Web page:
Samsung and Boeing partner, vowing to advance in-flight entertainment

Samsung and Boeing partner, vowing to advance in-flight entertainment

If you frequently travel by air and are over the entertainment options at your disposal, then you’ll be interested in the partnership that Samsung and Boeing have announced. The plane-maker and Korean electronics giant are pooling their collective research and technology to help improve in-flight entertainment and communications for passengers.

At this stage details are fairly general and non-specific, but the two companies — which have signed a memorandum of understanding — will work to jointly develop “advanced display and wireless networking technologies” which they say will improve in-flight options for plane goers.

The focus isn’t exclusively on passengers however, and the objectives also include an aim to improve ground-to-air communications using solutions that are lighter, and therefore easier on the plane and its fuel, and require less power.

The duo also say that they will work on enterprise mobility and productivity-themed collaborations which will make use of Samsung’s mobile and IT devices. We know that iPads are popular with pilots and passengers alike, so it will be interesting to hear how this particular focus expands beyond the scant details that Samsung and Boeing are both currently revealing.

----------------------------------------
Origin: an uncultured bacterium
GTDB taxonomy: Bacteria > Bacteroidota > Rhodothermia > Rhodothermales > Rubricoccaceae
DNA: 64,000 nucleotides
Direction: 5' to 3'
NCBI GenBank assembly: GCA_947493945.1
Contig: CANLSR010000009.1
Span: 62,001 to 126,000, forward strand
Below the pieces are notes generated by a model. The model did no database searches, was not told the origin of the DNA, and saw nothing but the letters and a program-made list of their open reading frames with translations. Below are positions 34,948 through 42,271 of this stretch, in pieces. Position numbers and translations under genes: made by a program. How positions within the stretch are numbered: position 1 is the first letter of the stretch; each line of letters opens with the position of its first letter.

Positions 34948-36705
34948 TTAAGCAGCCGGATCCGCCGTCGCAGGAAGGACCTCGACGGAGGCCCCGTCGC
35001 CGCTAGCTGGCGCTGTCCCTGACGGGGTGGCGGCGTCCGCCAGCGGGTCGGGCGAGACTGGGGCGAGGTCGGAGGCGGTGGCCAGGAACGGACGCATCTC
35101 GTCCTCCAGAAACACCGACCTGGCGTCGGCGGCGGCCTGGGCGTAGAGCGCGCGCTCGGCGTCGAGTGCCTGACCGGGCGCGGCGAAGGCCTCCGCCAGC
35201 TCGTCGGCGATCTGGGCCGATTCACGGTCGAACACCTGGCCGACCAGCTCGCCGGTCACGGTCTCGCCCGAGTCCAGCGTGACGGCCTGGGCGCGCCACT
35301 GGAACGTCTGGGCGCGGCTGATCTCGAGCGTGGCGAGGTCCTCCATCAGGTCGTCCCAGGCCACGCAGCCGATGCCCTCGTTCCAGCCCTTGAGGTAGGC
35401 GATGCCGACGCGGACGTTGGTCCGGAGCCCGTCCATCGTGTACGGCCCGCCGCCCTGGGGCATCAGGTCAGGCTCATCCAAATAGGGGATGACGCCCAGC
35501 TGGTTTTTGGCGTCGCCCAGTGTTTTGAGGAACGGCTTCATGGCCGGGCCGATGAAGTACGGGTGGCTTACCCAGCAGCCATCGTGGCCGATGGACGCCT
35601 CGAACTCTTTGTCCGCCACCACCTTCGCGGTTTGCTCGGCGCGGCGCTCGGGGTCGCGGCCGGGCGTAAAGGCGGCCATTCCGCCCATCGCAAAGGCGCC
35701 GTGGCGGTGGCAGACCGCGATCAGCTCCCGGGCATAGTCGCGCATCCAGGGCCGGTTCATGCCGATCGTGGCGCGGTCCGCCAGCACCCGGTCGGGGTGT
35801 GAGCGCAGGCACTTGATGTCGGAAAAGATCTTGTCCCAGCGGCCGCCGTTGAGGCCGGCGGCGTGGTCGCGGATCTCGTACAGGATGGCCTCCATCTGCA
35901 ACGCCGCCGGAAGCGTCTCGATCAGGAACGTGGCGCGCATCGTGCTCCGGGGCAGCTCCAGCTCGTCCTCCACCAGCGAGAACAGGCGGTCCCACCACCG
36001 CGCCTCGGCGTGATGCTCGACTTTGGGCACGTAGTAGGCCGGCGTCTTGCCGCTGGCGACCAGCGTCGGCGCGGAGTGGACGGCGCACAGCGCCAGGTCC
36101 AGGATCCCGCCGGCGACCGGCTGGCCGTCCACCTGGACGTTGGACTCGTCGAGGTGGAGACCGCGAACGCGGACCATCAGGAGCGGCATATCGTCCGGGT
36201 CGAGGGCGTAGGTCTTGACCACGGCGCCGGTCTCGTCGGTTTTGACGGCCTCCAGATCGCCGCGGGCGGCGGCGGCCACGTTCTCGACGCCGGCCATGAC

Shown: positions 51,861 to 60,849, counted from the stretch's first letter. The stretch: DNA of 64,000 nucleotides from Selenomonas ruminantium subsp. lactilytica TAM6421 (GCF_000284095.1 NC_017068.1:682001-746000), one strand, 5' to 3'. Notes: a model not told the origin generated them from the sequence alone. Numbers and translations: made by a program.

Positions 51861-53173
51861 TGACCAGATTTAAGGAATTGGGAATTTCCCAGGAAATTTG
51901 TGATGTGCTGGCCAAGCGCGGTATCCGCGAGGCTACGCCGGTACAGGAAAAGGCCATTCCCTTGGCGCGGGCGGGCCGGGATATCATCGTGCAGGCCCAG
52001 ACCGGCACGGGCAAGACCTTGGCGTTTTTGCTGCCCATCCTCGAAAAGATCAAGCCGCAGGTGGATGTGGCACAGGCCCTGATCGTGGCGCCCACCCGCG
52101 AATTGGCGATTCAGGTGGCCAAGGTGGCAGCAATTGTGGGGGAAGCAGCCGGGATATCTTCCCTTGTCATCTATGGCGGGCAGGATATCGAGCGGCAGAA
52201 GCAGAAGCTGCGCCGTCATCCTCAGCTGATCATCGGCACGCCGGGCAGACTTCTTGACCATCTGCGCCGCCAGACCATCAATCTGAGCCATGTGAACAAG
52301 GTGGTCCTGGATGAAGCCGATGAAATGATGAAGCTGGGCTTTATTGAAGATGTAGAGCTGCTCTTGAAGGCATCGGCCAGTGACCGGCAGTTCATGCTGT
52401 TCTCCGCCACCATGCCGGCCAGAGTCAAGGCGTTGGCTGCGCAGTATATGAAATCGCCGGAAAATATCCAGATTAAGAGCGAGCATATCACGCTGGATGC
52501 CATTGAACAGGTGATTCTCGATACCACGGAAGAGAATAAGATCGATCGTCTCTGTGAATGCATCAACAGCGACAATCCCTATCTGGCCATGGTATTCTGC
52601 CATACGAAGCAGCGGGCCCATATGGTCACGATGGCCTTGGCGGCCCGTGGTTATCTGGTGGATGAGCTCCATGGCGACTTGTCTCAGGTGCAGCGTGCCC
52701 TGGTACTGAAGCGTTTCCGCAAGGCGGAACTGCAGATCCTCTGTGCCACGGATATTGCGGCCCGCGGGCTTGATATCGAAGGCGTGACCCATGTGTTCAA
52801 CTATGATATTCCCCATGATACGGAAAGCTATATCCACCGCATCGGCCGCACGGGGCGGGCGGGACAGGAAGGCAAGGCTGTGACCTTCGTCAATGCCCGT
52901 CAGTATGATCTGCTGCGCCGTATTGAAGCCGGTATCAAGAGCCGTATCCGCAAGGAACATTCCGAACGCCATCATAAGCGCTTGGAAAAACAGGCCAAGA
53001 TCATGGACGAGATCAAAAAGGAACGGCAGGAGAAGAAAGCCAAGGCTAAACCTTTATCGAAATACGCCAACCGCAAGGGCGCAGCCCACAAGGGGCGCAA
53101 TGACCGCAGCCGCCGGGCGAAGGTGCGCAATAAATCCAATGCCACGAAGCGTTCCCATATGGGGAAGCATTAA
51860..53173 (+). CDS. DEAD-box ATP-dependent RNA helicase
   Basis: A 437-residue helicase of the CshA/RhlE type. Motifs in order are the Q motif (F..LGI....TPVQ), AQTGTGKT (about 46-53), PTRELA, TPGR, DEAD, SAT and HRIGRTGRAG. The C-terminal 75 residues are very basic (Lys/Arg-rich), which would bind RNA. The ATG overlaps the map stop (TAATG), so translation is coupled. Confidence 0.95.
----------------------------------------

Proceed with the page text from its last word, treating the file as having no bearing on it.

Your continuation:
“We will bring our expertise in multimedia and information technology to the forefront of aviation for a richer and more fulfilling connected experience while travelling,” promised Samsung Electronics VP Bumcoo Choo, with words that make me personally hope for some kind of gaming rig, or at least a larger and more responsive LED screen in front of my chair.

Neither company has provided a timeframe as to when passengers might expect updates, while, equally, the exact fruits of the union are not entirely clear.

Gadgets and planes are uneasy bedfellows and, as anyone who has ever flown knows, passengers must switch off all electronics devices on take-off and landing, while ‘flight-mode’ is required to run phones and tablets during a plane’s flight.

Sadly, in-flight entertainment is years behind the likes of Apple, Samsung and Google’s gadgetry, so here’s hoping that Samsung and Boeing bring us better screens, more fun and wider Internet access – but please, no in-flight phone calls.

Related: The FAA is studying expanding device usage on flights, but don’t worry, voice calls are off limits

Image via Flickr / Inabar Tomoaki

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